The boy says that his sister's husband was ill, and that the brothers harnessed him to a cart like an animal and made him plow the fields, only freeing him for a noon meal. At night, the husband was forced to stand outside and quiet the frogs, so the nobles' sleep would not be disturbed. After a few days of this, the husband, having been freed from his harness for his noon meal, put his weak head on his wife's chest and sobs twelve times--once for each stroke of the bell. He died there. The dying boy says to the nobles that he draws a cross of blood upon them so that they may one day answer for their terrible crimes. He touches the wound in his chest and draws a sign of the cross in the air, then dies.
Dr. Manette goes to tend to the sister; she continues her unceasing cry for the next twenty-six hours. After a week, the woman dies. The brothers try to pay Dr. Manette, but he refuses to accept it. He leaves, trying to decide what to do about the cruelty and murder he has seen. He decides to write privately to the Minister, telling him what he saw and where it happened. He expects that the nobles' stature will grant them immunity, but he wants to do it so that it will not hang on his conscience. He keeps the matter secret even from his wife. He completes the letter one night, on the last day of the year, and it is lying in front of him, just completed, when he is told that a woman wants to see him.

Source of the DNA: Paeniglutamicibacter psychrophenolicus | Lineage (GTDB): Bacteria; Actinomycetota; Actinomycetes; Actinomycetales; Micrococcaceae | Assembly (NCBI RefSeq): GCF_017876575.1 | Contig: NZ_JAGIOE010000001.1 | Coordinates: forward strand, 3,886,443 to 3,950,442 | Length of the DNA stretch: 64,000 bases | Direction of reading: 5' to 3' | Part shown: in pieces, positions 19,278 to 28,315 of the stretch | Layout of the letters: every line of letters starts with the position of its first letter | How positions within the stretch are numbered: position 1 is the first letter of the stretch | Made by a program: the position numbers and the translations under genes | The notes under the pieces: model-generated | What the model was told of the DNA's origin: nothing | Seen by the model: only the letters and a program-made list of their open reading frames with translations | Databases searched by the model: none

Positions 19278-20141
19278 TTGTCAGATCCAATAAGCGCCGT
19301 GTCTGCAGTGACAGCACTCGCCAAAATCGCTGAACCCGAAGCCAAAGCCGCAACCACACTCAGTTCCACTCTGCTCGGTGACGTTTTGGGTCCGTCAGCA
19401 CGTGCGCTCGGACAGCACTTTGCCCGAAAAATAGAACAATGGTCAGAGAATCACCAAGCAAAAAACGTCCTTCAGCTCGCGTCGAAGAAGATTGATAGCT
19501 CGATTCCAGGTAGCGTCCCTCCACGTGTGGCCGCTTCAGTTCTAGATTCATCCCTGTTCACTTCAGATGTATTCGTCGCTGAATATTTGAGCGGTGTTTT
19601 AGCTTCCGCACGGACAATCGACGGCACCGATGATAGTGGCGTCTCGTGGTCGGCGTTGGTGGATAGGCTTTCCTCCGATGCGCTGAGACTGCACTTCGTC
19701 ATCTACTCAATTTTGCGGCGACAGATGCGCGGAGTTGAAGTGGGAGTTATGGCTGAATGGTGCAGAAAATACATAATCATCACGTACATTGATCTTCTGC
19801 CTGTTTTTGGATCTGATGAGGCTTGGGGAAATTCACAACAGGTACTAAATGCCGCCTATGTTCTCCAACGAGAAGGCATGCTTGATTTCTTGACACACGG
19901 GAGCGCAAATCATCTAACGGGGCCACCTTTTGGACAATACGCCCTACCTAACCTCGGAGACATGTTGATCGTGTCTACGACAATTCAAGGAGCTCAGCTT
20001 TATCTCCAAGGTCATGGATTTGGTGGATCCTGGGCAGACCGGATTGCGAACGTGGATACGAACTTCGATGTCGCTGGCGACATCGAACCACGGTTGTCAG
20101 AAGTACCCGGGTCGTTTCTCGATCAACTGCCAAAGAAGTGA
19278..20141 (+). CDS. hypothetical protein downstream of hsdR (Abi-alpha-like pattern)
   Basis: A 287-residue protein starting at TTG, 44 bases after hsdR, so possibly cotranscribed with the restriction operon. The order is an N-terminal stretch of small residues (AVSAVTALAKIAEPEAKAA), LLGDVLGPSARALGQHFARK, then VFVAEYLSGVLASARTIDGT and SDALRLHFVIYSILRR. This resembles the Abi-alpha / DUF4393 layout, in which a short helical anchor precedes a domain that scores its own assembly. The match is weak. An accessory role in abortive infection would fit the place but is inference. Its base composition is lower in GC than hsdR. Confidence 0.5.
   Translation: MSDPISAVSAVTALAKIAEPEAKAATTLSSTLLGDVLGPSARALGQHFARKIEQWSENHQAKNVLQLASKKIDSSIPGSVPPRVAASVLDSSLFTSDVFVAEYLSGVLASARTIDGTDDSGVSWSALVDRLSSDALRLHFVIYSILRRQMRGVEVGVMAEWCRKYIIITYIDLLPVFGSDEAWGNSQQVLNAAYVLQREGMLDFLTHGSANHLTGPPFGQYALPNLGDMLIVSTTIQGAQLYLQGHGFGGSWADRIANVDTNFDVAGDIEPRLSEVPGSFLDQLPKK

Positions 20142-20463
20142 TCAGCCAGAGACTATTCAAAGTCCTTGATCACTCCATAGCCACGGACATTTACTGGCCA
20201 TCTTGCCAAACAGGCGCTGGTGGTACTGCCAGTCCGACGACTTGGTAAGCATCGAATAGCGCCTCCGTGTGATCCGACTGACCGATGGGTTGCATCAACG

He meets the woman, a young, agitated woman who tells him she is the wife of the Marquis St. Evrémonde. He makes the connection that this is the title by which the younger brother had addressed the older brother. She tells him she has suspected and discovered some of the facts of the story and her husband's role in it (and that Dr. Manette had been called). She tells him that she has heard that there was a young sister living and that it is her greatest desire to help that sister. He tells her that there is such a sister, but that beyond that, he knows nothing. She hopes he could tell her the name and abode; he writes that to that day, he is ignorant of both.